Queensland contractors have preserved the delicate, heritage-listed Loudoun Weir, as part of a $95,000 project.
The operation involved a painstaking mix of a CCTV camera, 20 wheely bins worth of concrete and a hunt for just the right type of tree, with the guidance of locals.
Local contractors repaired the 135-year-old weir at Irvinebank on the Atherton Tablelands in the far north of the state.
Resources Minister Scott Stewart said the finished product was a great example of his Department of Resources’ often-unseen work protecting the state’s heritage.
“The first European tin, copper and gold discoveries in the 19th century have left Queensland towns like Irvinebank, Gympie and Charters Towers with a lasting historical tourism legacy,” he said.
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“Thanks to decades of advances in environmental and engineering science, we can now maintain that legacy and keep the surrounding communities and natural environment safe.”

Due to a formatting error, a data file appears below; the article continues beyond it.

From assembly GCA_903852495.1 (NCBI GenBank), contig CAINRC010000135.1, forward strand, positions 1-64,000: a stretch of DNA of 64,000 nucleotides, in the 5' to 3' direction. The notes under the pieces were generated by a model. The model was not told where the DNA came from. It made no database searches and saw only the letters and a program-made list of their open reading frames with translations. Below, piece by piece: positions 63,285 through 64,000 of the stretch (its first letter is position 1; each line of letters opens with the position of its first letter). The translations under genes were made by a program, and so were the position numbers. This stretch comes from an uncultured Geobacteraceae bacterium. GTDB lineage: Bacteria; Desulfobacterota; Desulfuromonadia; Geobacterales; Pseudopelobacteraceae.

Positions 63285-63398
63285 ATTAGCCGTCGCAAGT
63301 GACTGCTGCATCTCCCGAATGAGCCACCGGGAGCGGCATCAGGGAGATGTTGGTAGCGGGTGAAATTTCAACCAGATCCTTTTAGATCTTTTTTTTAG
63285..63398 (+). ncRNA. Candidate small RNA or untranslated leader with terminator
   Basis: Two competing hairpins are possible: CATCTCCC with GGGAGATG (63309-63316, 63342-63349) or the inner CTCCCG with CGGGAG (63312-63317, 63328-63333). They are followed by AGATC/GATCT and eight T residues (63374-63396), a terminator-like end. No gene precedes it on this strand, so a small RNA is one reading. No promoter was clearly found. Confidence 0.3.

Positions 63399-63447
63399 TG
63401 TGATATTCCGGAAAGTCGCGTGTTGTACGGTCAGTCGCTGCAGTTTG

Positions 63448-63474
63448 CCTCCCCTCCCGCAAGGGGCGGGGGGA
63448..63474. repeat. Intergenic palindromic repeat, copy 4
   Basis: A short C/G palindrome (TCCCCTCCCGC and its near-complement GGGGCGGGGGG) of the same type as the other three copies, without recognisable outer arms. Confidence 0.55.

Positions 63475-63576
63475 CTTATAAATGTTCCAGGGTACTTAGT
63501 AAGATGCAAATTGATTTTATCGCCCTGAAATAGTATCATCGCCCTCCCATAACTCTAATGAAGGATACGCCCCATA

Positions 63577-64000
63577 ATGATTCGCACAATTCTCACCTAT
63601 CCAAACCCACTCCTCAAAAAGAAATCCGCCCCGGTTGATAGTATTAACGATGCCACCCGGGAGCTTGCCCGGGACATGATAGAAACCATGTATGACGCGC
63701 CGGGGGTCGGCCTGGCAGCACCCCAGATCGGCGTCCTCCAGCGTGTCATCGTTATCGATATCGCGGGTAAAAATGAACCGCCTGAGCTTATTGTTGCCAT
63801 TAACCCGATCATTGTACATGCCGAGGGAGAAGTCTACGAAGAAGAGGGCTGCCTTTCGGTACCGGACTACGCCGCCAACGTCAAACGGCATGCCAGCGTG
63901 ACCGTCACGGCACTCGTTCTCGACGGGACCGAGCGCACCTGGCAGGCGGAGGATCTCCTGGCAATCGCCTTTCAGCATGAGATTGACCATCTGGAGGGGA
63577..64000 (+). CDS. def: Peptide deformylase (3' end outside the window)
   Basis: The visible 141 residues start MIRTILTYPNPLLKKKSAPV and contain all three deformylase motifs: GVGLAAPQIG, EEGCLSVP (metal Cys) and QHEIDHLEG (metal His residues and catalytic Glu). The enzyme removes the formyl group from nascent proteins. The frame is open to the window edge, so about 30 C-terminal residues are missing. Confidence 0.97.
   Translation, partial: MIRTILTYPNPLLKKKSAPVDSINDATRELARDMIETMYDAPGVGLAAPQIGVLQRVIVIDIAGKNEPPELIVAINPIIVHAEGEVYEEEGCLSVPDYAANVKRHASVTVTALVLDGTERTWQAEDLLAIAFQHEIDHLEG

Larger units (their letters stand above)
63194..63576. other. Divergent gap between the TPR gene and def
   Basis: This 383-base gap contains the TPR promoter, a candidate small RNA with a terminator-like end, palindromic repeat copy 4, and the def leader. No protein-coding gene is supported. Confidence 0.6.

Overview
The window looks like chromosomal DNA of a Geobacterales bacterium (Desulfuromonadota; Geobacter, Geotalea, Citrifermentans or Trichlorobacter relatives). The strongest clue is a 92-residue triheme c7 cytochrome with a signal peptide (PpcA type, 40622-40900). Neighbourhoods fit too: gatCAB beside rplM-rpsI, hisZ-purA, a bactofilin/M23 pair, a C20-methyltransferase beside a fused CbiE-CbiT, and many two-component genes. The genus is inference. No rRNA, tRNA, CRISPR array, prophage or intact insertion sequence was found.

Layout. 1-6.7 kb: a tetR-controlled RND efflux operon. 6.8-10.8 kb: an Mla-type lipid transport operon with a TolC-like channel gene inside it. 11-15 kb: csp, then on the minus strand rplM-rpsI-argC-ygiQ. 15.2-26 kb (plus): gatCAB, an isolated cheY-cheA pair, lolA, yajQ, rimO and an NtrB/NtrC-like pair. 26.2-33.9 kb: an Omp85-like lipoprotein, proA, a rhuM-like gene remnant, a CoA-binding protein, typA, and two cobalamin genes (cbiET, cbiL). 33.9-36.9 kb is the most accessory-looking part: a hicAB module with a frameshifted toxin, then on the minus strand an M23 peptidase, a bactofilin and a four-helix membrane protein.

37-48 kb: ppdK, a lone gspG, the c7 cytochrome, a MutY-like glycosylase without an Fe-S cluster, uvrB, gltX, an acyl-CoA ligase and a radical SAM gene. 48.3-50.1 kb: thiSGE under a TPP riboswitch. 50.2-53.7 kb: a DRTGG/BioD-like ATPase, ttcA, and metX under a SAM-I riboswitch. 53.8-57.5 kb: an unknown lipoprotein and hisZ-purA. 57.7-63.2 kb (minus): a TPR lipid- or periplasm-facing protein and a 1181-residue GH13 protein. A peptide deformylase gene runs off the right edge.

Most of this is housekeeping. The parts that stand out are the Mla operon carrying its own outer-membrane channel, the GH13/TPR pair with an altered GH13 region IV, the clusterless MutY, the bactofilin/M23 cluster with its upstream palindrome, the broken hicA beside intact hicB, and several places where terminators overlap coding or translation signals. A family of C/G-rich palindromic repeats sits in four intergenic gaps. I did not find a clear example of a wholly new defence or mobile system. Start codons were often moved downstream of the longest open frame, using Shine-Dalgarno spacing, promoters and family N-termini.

The original timber Loudoun Weir was built in 1885 as part of the Vulcan tin mine complex, with the mill and treatment works on its foreshore.
The Queensland Government upgraded the weir to concrete in 2006, but retained the original timber in the weir’s façade.
The first leak was spotted in a 2017 routine inspection and an incoming water entry point was sealed off as a temporary measure.
The permanent seal job started in December 2020 with a significant void found in the weir wall. With the help of a CCTV cable, departmental staff established that five cubic metres worth of concrete would fill the void and stop the leak.
Once the dam stopped overflowing mid-year, six logs in the heritage-listed weir façade also had to be replaced, requiring input from locals on like-for-like timber.
Irvinebank Progress Association president Robyne Perkes said the department’s work was “a godsend”.
“It has saved our dam, which is a significant part of the history of our town and plays a big role in tourism for us,” she said.
“John Moffat built that dam to start the Loudoun Mill and Irvinebank itself.
“The town is very appreciative of the work that was done to seal the dam again and also retain the heritage value of the timber logs in the dam wall.”
Loudoun Weir is one of 21 non-commercial dams and weirs maintained by the Department of Resources.